Banking and finance sector firm raided for software piracy

Saturday, 30 June 2012 02:41 -     - {{hitsCtrl.values.hits}}

The Sri Lanka Police reaffirmed its focused determination to protect intellectual property (IP) rights, when it carried out yet another copyright enforcement raid.

This time, the Colombo Crimes Division raided an established corporate entity in the banking and financial sector suspected of using pirated and unlicensed software. The raid took place in Colombo last week, with the inspection and identification of suspected pirated software taking over five hours. Thereafter, the Police took the computers installed with pirated software into custody and will be produced in Court as evidence.

Given the country’s aim of building a vibrant IT industry and becoming a strong off-shoring destination for global companies, the focus of the Police is on taking action on an ongoing basis against companies that persist in using pirated and unlicensed software. Many of these companies are, by now, clearly aware that copyright infringement is a criminal offence and yet continue to disregard the law.

The law governing Intellectual Property rights under the Intellectual Property Rights Act No. 36 of 2003 is comprehensive and specifies that computer programs are protected work and original intellectual creations. Any person who wilfully infringes any of the rights protected under the act shall be guilty of an offence and shall be liable, upon conviction, after trials before a Magistrate, to a fine not exceeding Rs. 500,000 or imprisonment for a term not exceeding six months or both.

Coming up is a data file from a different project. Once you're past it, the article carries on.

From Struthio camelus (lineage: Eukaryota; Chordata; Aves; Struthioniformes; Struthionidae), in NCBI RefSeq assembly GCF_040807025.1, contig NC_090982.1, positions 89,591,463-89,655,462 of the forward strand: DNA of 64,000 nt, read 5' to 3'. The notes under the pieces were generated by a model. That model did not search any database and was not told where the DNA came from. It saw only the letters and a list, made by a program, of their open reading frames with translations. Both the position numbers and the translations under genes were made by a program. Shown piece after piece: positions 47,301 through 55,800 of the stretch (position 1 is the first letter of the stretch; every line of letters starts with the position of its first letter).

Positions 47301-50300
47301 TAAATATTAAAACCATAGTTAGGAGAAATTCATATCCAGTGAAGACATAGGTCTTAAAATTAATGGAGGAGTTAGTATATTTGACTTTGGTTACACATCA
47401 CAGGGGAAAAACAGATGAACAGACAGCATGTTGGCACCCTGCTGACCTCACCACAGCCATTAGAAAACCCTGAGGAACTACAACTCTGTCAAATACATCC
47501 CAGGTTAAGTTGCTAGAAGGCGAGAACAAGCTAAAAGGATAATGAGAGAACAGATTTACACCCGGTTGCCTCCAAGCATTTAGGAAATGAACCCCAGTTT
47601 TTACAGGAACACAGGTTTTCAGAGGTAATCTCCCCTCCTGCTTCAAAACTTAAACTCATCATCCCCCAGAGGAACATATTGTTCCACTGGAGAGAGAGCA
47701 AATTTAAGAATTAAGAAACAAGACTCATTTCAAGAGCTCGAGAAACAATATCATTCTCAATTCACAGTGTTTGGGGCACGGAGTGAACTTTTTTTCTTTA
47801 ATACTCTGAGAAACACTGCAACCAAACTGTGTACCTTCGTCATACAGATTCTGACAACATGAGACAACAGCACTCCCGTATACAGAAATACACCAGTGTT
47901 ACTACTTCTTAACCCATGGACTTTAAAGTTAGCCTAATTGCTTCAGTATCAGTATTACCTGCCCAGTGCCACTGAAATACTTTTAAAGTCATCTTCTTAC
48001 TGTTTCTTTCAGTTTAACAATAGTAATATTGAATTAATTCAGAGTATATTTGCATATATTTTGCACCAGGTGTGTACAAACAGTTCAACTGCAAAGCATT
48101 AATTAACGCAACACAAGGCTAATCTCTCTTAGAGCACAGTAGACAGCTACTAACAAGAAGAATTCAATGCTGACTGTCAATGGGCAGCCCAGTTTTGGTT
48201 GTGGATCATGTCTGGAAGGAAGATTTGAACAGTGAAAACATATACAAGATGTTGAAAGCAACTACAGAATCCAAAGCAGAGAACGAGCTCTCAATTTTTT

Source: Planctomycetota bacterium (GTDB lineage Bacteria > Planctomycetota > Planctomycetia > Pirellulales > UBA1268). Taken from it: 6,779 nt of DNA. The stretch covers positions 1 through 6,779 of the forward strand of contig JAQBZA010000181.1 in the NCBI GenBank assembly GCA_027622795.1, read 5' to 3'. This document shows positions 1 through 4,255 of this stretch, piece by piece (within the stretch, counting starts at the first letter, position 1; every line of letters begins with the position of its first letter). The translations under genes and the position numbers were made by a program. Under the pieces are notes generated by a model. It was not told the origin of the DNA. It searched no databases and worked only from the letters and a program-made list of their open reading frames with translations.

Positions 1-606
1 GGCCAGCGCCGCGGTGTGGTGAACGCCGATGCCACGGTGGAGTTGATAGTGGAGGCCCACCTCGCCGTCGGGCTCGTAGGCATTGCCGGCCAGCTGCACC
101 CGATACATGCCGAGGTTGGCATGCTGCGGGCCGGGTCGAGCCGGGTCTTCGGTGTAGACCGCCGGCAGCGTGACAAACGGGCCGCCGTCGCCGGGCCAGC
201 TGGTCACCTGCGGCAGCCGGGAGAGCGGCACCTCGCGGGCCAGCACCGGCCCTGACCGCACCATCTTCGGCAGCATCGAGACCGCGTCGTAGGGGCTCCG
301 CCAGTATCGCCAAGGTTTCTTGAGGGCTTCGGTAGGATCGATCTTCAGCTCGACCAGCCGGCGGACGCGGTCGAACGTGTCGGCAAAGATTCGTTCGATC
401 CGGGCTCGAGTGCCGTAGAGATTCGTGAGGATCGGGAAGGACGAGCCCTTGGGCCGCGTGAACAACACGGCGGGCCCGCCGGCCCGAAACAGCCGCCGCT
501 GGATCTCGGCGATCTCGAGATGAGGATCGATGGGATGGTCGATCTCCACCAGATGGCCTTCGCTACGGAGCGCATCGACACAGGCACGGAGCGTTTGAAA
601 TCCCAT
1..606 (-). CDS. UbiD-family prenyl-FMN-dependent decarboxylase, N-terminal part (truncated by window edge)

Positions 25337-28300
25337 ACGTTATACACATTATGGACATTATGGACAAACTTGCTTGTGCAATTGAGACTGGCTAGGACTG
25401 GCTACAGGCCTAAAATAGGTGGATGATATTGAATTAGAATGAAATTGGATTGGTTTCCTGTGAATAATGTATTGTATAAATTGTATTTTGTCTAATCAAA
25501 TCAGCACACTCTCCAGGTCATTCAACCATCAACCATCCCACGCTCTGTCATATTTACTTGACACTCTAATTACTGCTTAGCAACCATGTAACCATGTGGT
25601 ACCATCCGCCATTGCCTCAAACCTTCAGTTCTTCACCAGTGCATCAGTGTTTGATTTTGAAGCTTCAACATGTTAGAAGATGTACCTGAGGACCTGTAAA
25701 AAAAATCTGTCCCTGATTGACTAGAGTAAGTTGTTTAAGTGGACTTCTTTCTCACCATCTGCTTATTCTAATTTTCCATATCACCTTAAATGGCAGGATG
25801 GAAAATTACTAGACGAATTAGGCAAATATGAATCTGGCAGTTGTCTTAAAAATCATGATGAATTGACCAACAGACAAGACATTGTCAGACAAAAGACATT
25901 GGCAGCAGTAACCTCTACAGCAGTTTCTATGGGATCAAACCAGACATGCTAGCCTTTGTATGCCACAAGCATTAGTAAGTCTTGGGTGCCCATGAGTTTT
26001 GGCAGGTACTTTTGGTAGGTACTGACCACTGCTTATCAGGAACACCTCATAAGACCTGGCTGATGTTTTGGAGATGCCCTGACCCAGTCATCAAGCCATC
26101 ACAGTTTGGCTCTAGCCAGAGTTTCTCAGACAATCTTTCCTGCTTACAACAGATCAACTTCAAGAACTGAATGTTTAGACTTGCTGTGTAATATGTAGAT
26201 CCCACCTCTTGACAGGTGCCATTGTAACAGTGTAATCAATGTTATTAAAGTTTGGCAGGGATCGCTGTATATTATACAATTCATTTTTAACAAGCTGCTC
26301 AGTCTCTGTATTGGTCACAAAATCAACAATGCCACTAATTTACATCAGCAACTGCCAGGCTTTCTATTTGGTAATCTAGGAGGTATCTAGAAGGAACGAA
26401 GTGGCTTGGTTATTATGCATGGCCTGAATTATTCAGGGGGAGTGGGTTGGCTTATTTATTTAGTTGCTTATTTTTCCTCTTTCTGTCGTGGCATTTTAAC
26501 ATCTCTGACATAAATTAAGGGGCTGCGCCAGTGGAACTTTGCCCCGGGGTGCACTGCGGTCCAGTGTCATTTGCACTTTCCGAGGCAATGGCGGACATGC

Section 187 of the Act goes on to state that where an offence under this act has been committed by a body corporate, every person who at the time of the commission was a director general, manager, secretary or holding similar office shall be deemed guilty of that offence, unless they prove that the offence was committed without their knowledge.

BSA Committee in Sri Lanka Consultant Shalini Ratwatte said: “Companies need to audit the software they have installed and ascertain its legality by identifying the gaps between licenses that they have purchased versus the number of copies that they have installed. A software audit is one of the most cost effective ways of managing software assets and reducing the risk of piracy in an organisation. The BSA website has free software audit tools to assist organisations in carrying out internal software audits. In addition, businesses should always insist on original software and maintain records, invoices and documentation on file at all times.”

Sudath Perera Associates acted as the lawyers for the aggrieved party.